Monday, October 08, 2018

Rooms for Improvement: Interesting Idea Not Enough to Make 'Zürich' an Overnight Success -- Chicago Theater Review

Theater Review

by Amelia Roper
directed by Brad DeFabo Akin
Steep Theatre, Chicago
Thru November 10 

I have seen--or simply know of--a number of movies that are divided into segments, with only loose thematic or narrative connections: Crash, Traffic, Babel, Holy Motors, Certain Women, Wild Tales, Paisan and more.

But while I imagine there are several similarly-structured plays, only Neil Simon's Plaza Suite and California Suite--both turned into movies--come to mind, and I haven't seen either on stage.

So unless I've forgotten something--which is certainly possible--Amelia Roper's Zürich is the first theatrical work I've seen that was divided up in this way.

And even if the conceit isn't entirely original, it is certainly innovative and rare enough that I was hoping the end result would be far more intoxicating.

Not that there isn't significant appeal besides the episodic nature. 

Photo by Gregg Gilman
I have before never attended a play in which a glass partition separates the audience from the actors, but director Brad DeFabo Abin and set designer Jeffrey D. Kmiec employ one within Steep's intimate space, so as to give a sense of viewing a hotel room--in Zürich, Switzerland--through an exterior window. As if one were a bird, window cleaner, voyeur from a nearby building or perhaps God.

And with the requisite acoustics nicely assured by sound designer Thomas Dixon, the scenic conceit works well. 

As Zürich opens, we see a man standing on his bed singing the U.S. National Anthem, wearing only an unbuttoned shirt. 

This too is something I've never seen before, not even in my bedroom mirror.

I won't spell out what happens in each of the five scenes that take place in five different rooms of the same hotel--the same onstage set piece is used for all--nor who plays which character, except to say that Elizabeth Wigley is appealing as a hotel maid who appears in multiple vignettes.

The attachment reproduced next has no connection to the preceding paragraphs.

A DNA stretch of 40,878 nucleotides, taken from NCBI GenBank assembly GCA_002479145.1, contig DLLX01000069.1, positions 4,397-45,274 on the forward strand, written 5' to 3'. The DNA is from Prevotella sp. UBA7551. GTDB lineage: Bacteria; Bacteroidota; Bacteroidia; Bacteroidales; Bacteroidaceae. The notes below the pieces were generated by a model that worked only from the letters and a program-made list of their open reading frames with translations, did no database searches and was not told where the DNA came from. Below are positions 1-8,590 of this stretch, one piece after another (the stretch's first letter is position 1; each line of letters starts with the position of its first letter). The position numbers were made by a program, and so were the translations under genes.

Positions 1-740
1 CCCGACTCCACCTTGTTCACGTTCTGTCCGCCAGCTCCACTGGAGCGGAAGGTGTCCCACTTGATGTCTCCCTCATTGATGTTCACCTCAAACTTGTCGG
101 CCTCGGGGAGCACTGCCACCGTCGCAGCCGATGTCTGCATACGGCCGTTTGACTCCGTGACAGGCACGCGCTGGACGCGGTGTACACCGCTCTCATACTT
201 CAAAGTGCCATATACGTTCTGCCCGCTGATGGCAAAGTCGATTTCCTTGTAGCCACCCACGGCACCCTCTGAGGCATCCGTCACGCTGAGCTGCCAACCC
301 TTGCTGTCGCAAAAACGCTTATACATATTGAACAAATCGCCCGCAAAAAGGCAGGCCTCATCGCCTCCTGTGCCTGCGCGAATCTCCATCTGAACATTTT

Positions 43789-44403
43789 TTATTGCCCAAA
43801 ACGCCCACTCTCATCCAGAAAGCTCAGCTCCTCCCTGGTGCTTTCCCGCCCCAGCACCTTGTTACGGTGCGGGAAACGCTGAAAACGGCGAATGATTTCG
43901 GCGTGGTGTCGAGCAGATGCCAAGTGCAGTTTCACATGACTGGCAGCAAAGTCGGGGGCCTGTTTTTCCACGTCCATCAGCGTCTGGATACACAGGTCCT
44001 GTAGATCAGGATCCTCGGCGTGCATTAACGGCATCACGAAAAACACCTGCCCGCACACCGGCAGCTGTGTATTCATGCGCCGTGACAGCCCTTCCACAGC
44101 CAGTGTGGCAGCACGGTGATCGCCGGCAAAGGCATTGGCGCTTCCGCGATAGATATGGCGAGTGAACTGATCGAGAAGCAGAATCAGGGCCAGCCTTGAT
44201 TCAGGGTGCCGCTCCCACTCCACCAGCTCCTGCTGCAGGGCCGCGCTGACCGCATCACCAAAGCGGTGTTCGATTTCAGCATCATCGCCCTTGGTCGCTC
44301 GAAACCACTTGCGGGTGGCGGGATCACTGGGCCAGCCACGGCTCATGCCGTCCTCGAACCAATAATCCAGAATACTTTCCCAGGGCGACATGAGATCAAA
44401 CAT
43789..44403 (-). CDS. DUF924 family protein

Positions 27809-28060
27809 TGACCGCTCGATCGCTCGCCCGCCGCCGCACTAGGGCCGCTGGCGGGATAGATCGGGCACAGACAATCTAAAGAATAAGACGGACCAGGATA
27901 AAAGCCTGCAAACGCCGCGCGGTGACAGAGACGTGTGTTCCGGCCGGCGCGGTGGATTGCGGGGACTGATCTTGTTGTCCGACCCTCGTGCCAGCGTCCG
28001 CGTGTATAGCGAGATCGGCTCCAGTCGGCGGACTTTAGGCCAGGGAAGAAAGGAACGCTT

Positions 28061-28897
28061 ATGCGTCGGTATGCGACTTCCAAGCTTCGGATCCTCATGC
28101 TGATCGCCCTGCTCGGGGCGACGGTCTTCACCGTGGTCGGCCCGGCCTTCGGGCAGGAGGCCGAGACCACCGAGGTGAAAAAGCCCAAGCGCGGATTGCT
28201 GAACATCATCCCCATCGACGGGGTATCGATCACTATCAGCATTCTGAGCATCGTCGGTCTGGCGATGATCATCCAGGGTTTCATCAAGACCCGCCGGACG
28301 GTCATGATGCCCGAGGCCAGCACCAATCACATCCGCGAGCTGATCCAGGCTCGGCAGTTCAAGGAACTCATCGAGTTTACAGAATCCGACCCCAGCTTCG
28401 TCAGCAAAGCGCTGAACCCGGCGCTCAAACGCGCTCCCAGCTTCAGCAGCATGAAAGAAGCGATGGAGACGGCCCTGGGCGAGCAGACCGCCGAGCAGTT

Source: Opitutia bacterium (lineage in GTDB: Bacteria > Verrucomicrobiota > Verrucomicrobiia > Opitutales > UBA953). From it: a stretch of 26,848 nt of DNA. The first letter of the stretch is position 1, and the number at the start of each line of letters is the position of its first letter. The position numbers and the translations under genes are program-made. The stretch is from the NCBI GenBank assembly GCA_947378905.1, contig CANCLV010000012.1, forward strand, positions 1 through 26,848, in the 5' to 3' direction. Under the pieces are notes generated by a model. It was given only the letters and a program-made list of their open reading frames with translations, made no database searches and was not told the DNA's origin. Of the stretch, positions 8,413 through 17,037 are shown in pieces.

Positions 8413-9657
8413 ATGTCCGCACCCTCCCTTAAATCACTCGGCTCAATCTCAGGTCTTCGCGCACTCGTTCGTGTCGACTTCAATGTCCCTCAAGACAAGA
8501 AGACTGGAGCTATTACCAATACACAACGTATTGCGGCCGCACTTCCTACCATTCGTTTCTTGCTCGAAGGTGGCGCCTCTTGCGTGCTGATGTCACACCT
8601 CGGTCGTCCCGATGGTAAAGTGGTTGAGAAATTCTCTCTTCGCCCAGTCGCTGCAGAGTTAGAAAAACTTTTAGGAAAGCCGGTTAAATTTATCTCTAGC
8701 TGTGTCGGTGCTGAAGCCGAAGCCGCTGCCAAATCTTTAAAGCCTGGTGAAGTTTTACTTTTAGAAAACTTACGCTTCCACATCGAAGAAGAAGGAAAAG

Photo by Gregg Gilman
Not thinking that it ruins much, I will share that two guests (in separate scenes) are American businessmen, in Zurich for a banking conference. Three different children factor in, and a couple of the episodes involve threats of violence.

All of the acting is stellar, by Sasha Smith, Jeff Kurysz--nicely varied here from two other stellar roles I've recently seen--Debo Balogun, Maya Lou Hlava, Cole Keriazakos, Cindy Marker, Valerie Gorman, Brandon Rivera and Julia Dale & Paula Hlava, who share a role at alternating performances.

Though I feel the harsh "sturm und drang" music separating the scenes--as the audience repeatedly sees itself reflected in the glass--is a bit over the top, Akin does a nice job presenting the material Roper provides.

But while I give the playwright props for attempting something unique, I didn't find the individual scenes and characters all that beguiling.

Photo by Lee Miller
Though the last scene wasn't one I saw coming, Zürich also doesn't tie the disparate vignettes together in a way that I found satisfying.

I can readily imagine a structurally similar play unwinding with some kind of connective twist.

But while Zürich--which ran Off Broadway last year--does offer some interesting observations as it depicts those simultaneously holed up in a European business-class hotel, overall I didn't feel sufficiently more enlightened at check-out time.

While I didn't love Zürich, the production did nothing to lessen my regard for the work consistently presented at Steep Theatre Co. I hope to return and I applaud the expansion of their storefront space to include a newly-opened lounge next door, dubbed the Boxcar.

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